Thursday, September 29, 2011

A highly uneducated look at the postseason

Last night. Oh boy, last night. Last night was one of those nights. It happens right about this time every year, the end of September and into October, as the playoffs approach and teams get desperate, or the playoffs start and the nerves set in. It's the time of year when you sit at the edge of your couch instead of leaning back, when you go into work the next morning with an extra large coffee and bags under your eyes and absolutely no regrets. It was perfect.

I was going to write about last night, but plenty of other writers beat me to the punch, writing about the games far better than I could.

I'll just say this: Last night was absolutely exhilarating, and I didn't even have a horse in the race (unless you count the Twins brave attempt to avoid 100 losses, which they did so in dramatic fashion (Note: Exactly 20 years ago, the Twins season also ended with a 1-0 walk off victory. That one was much more dramatic, though (Do you like my triple parentheses there?))).

So instead of trying to rehash last night in a unique way, I'll instead look forward to the postseason. I figured I'd preview each of the first-round series, with the added benefit that I don't really know what I'm talking about. In fact, I know next to nothing about some of these teams. So without further ado, here's my postseason preview.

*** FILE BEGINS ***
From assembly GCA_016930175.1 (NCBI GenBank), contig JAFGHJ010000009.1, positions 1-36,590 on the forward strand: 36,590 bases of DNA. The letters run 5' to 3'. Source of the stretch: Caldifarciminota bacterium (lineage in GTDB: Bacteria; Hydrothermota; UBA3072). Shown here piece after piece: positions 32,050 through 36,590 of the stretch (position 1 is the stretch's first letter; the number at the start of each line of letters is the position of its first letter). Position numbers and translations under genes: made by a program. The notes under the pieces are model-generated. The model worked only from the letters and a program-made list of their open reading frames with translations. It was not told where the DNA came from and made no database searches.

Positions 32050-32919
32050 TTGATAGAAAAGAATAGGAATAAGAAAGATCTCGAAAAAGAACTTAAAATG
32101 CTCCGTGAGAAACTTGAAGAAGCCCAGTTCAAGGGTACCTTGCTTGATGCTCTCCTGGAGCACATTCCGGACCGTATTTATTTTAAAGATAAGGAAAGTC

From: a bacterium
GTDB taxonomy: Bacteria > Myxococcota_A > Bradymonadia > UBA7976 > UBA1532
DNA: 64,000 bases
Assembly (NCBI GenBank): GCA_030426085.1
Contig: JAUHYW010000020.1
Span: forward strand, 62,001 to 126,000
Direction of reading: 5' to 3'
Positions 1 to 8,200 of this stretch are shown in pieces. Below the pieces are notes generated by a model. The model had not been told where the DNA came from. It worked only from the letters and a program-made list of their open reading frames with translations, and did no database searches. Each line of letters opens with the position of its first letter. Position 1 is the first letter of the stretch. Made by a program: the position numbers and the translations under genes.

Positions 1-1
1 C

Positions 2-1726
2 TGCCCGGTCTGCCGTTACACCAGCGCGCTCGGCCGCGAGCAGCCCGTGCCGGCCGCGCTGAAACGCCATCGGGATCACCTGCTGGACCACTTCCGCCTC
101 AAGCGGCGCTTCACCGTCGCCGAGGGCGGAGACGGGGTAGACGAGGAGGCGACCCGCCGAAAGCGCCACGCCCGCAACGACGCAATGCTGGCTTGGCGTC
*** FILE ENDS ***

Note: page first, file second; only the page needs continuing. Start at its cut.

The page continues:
Texas vs. Tampa Bay
Tamps crawled and fought their way through September, completing one of the greatest comebacks in baseball history last night with a 12-inning victory over the Yankees after Tampa entered the eighth inning trailing 7-0. So you could say they have some momentum going into the playoffs.

What is Tampa's reward for their dramatic victory? A first-round meeting with the defending AL champion Rangers, who beat Tampa in five games in last year's ALDS. The Rangers have had a weird season in that they are the defending American League champions, made offseason moves to make their team better (Adrian Beltre and Mike Napoli, anyone?), yet have been largely ignored this year. Maybe it's because everybody figured they'd win the weak AL West in a walk. Maybe it's East Coast bias. Whatever. This isn't a team that should be ignored.

Tampa's a strange team to figure. I'm looking at their roster right now (Oh, sorry. Here's a visual aid), and I can't really say who their best player is. I guess it could be Evan Longoria, he of the two clutch home runs last night, but he only hit .244 this year. I guess, then, it's picther James Shields, but his career postseason stats are kinda "blah."

Really, Tampa's biggest advantage is their manager Joe Madden, who is well-read and well-spoken (and by this I mean by normal human standards, not by baseball standards, because really, it doesn't take much to be well-spoken by baseball standards). He also makes non-traditional moves like sending guys who hadn't gotten a hit since April up to pinch hit in the biggest - and possibly last - at bat of the season, then watches with a smirk as those moves work to perfection - like Dan Johnson's game-tying home run last night.

So who's gonna win? The problem with Tampa is that Joe Maddon doesn't play. And while the Rays seem to be the charmed team going into this postseason, something tells me that baseball writers will start to regret largely ignoring the Rangers this year.

My pick: Rangers in 4

New York vs. Detroit
Let's face it, the Yankees are a slow-pitch softball team. Yes, C.C. Sabathia is a great pitcher, a legitimate ace. But who are they following him with? Rookie Ivan Nova and Freddie Garcia, who hasn't been good since 2006. With their massive payroll, it's stunning the Yankees can't come up with a better No. 3 starter for the postseason than Garcia.